If you’re new to fishing it can be hard to decide what pound test you should be using. Unlike lures, you can’t easily switch out your fishing line. You need to decide right the first time and know that it will have to fit every situation you could want to fish it in. So it is an important decision that I can help guide you through.
You want to use as light or low pound test of a line as you can get away with. For most situations, the pound test you should use is double the average full-grown weight of the fish you are targeting. So for example, if you’re bass fishing, you want to use 8 to 12 pound test in most circumstances since bass average between 3 to 6 pounds when fully grown. Or if you’re crappie fishing, you’ll only need 4 lb as they rarely exceed 2 pounds.
But there is much more that can go into your decision so follow the guide below and you’re sure to get the exact right pound test for your fishing pole.
Pound Test by Species
The table below will show the general guidelines for the pound test line you should be looking at by species. For more information – please read on. I have 6 pound test on some bass rods, and 20 pound test on others. So it’s not always that simple. But if you want a baseline to start out with – look below to find the species you’re targeting and determine what you should buy.
- Bluegill – 4
- Bass – 8 to 12
- Carp – 12 to 20
- Catfish – 20+
- Crappie – 4
- Musky – 30+ steel leader needed
- Striper – 15 to 30
- Panfish – 4
- Pike – 12 to 20 steel leader needed
- Shad – 4
- Trout – 4 to 6
- Walleye – 8 to 10
The lighter the line, the further you can cast it. This is because the heavier the pound test of a line, the larger its diameter (thickness). Which makes sense – have you tried to break a twig? Easy. Try to break a tree trunk? Not so easy. The thicker the line, the tougher it is in general to break and the higher pound test.
But this thickness also means that the line is heavier and creates more friction. The friction in your reel as you throw makes it slow down as you cast, shortening the distance. The increased weight makes it fall faster when you cast, shortening the casting distance. So simply put – heavier pound test means shorter casting distance in almost all situations.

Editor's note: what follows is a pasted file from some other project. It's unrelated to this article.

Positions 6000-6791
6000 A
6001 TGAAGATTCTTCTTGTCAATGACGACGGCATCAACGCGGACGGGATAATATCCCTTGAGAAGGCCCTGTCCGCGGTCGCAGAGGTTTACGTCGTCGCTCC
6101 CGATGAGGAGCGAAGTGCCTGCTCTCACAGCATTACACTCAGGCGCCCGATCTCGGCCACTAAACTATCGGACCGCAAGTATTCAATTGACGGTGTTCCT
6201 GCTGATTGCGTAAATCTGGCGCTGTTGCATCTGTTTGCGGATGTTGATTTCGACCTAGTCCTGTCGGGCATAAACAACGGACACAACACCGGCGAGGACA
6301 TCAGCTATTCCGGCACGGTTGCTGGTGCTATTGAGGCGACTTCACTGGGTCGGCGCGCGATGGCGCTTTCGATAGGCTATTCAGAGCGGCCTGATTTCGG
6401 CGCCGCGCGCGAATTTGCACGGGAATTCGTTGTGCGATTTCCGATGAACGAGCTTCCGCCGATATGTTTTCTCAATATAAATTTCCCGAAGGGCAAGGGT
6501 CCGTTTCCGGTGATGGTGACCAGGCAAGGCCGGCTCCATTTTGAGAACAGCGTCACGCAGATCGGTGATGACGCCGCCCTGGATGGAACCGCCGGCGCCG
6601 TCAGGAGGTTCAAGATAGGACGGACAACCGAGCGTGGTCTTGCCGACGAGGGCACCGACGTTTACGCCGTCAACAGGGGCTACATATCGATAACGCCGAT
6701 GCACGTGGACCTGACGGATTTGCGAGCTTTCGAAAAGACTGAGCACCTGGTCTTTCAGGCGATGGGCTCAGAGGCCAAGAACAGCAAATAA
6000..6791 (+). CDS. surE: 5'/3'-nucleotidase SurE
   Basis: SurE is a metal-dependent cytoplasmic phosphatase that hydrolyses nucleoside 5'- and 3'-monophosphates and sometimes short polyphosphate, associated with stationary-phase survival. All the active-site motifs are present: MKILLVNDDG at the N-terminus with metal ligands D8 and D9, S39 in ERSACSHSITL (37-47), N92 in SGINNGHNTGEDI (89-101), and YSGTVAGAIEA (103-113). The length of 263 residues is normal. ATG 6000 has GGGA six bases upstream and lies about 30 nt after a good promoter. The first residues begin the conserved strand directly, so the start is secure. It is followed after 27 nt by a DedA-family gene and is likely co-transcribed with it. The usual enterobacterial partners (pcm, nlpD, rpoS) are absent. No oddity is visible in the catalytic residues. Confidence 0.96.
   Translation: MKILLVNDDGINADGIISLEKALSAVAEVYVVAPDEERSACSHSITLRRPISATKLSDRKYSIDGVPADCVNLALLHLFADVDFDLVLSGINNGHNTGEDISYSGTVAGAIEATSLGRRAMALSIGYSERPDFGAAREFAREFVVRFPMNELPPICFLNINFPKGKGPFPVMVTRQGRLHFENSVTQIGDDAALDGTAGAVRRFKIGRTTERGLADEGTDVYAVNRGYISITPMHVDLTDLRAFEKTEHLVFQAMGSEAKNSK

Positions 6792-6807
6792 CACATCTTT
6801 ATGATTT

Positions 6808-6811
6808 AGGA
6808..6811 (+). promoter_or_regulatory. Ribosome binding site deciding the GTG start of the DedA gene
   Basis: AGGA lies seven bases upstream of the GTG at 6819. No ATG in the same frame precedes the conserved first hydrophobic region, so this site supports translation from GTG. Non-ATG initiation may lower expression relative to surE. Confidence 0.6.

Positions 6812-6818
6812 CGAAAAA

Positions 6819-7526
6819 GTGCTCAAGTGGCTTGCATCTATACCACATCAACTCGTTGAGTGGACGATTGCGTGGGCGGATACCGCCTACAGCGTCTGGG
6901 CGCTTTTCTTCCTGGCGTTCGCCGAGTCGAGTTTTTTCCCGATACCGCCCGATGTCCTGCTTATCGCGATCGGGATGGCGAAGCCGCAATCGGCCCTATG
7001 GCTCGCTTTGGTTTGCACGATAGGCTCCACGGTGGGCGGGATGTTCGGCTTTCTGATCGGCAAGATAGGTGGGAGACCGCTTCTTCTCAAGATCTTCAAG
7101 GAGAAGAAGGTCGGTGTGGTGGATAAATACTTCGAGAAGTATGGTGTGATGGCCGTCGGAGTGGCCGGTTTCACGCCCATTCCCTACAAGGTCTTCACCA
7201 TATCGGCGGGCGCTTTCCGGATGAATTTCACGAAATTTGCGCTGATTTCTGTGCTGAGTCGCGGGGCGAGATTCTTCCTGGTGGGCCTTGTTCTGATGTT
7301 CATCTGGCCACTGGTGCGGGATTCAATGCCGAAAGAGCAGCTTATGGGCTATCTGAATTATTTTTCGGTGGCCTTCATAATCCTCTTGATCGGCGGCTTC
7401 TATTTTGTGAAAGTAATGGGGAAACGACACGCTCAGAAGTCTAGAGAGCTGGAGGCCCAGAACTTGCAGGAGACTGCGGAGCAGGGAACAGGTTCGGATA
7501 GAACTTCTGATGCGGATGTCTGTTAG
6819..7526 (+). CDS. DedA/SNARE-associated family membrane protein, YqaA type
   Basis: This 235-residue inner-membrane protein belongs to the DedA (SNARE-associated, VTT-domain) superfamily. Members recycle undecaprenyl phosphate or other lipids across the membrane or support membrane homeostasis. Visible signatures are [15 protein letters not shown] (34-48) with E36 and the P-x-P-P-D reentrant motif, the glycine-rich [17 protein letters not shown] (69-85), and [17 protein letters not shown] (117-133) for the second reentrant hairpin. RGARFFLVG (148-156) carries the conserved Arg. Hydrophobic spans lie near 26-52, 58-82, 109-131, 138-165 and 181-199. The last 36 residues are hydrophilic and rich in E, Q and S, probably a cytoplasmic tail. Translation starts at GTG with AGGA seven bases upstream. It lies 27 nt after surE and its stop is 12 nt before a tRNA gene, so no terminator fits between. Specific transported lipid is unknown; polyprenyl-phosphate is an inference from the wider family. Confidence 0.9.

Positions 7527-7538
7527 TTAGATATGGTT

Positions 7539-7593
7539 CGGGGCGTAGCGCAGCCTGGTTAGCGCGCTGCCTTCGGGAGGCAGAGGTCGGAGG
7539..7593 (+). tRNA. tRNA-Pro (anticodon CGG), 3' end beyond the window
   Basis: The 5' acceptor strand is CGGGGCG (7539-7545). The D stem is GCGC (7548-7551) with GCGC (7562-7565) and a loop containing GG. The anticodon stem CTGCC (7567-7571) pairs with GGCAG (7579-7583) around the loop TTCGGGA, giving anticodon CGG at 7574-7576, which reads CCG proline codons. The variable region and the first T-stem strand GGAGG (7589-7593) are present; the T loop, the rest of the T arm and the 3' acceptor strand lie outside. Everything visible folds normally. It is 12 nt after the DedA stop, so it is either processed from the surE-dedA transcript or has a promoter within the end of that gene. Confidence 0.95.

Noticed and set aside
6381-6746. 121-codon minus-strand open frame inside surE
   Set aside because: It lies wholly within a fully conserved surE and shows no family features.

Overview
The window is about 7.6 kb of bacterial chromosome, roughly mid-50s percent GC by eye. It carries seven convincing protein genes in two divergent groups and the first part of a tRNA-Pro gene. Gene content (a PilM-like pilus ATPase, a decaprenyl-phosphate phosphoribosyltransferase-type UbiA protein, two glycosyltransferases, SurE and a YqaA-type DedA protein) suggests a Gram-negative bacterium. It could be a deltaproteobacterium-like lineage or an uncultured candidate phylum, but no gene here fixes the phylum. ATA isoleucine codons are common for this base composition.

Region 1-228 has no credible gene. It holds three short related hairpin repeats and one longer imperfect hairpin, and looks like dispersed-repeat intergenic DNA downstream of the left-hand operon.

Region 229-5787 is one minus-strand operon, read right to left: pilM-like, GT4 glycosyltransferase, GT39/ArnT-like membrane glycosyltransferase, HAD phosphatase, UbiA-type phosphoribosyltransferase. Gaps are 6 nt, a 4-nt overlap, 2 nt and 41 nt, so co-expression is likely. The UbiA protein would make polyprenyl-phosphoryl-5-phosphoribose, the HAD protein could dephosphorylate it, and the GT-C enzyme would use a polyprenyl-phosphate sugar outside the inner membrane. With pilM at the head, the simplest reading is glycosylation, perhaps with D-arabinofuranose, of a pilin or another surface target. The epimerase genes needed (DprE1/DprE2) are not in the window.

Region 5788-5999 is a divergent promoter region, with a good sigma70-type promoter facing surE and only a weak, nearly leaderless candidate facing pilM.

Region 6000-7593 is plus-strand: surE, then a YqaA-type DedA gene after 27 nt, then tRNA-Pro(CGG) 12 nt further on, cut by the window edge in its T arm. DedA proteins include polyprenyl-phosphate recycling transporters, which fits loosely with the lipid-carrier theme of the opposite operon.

Fish can see fishing line
Fishing line is hard to see – but some fish have great eyesight. Trout, for example, will see anything above 6 pound test in clear conditions. Like mentioned earlier, the higher the pound test the thicker the line. And the thicker the line – the easier it is for fish to see.
Thankfully, not all fish seem to care about thick lines. A catfish, for example, will not notice a 50 pound test line attached to a hook. So learning the species of fish you’re after is really important to knowing whether it’s a consideration you need to take into account. Walleye, Trout, and Crappie are all fish I’ve found that can be finicky with heavy lines.
Companies have come out with a variety of colors to assist fisherman in making the line as invisible as possible in the water. Moss green line is good for murky waters. But I generally stick with clear if I can. Also make sure you aren’t accidentally buying a hi-visibility line like bright yellow. These are meant to be used with leader lines so you can see the line above water but be invisible below the water.
A final reason for light line is that it has the least amount of “memory”. When line is put on any reel and sits for awhile, it adjusts to stay in that position. A heavier line is more likely to try and remain coiled like it was on a reel. Lighter line generally has better flexibility. If you use a spinning reel in particular, using heavy line will make loops in your reel during every cast that can be very frustrating to deal with. So staying as light as possible is always helpful.